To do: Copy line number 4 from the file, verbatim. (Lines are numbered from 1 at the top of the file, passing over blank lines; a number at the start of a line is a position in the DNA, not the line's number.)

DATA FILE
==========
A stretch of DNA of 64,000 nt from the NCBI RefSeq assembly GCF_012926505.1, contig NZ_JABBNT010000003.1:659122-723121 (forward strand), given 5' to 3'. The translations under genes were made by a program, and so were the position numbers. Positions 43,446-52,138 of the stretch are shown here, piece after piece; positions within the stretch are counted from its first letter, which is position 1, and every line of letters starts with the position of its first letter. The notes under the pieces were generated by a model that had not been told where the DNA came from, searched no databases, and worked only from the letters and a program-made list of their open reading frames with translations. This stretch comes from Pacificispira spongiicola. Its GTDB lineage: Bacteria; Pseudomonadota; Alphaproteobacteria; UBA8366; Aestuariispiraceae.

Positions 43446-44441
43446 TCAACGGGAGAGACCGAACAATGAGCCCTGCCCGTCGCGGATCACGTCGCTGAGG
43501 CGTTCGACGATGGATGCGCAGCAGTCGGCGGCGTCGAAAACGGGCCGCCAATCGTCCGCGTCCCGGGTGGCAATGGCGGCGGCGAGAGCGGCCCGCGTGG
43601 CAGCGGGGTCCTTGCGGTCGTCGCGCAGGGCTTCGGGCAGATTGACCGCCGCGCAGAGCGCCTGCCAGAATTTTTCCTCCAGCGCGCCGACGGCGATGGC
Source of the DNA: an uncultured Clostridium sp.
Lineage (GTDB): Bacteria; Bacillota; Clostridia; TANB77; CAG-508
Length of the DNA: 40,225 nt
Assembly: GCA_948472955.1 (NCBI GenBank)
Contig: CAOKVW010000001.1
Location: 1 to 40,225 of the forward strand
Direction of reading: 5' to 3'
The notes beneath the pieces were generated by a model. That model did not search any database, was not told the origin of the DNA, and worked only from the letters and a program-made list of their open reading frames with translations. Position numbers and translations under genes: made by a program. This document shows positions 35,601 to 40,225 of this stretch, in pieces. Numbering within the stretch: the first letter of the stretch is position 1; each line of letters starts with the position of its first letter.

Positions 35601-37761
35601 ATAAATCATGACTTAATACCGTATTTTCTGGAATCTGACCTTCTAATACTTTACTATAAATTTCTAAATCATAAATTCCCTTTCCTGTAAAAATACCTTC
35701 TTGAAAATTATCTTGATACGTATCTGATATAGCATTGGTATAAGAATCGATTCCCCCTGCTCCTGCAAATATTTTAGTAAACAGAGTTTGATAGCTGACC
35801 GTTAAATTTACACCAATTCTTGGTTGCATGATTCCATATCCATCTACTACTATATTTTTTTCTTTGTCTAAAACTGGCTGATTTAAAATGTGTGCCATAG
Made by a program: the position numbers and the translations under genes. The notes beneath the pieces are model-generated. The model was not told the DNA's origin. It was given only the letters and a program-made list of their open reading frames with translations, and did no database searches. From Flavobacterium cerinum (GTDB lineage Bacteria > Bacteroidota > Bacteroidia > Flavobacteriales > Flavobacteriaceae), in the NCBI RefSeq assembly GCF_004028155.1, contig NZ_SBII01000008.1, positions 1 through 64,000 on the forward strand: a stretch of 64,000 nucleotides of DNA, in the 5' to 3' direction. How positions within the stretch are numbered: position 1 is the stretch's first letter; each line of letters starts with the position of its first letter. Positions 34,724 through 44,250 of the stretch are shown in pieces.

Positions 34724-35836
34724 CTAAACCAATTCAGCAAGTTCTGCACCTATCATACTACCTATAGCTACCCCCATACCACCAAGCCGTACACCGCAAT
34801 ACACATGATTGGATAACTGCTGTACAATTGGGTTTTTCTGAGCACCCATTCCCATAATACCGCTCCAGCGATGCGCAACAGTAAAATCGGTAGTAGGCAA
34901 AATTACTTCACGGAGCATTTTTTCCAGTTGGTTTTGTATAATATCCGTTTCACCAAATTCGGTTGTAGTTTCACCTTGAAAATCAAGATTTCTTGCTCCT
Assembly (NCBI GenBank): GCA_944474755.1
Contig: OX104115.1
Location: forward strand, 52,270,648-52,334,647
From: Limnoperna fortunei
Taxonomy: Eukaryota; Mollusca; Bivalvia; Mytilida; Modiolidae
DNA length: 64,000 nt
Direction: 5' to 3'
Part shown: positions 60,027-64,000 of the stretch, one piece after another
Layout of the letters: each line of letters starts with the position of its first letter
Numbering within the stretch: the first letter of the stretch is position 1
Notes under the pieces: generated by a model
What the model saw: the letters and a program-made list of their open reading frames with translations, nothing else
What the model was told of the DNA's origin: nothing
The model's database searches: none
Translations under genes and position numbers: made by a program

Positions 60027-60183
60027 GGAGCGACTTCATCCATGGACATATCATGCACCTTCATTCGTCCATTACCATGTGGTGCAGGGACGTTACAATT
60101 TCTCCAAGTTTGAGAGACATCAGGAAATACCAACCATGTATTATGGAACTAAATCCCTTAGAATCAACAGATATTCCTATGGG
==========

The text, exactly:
43501 CGTTCGACGATGGATGCGCAGCAGTCGGCGGCGTCGAAAACGGGCCGCCAATCGTCCGCGTCCCGGGTGGCAATGGCGGCGGCGAGAGCGGCCCGCGTGG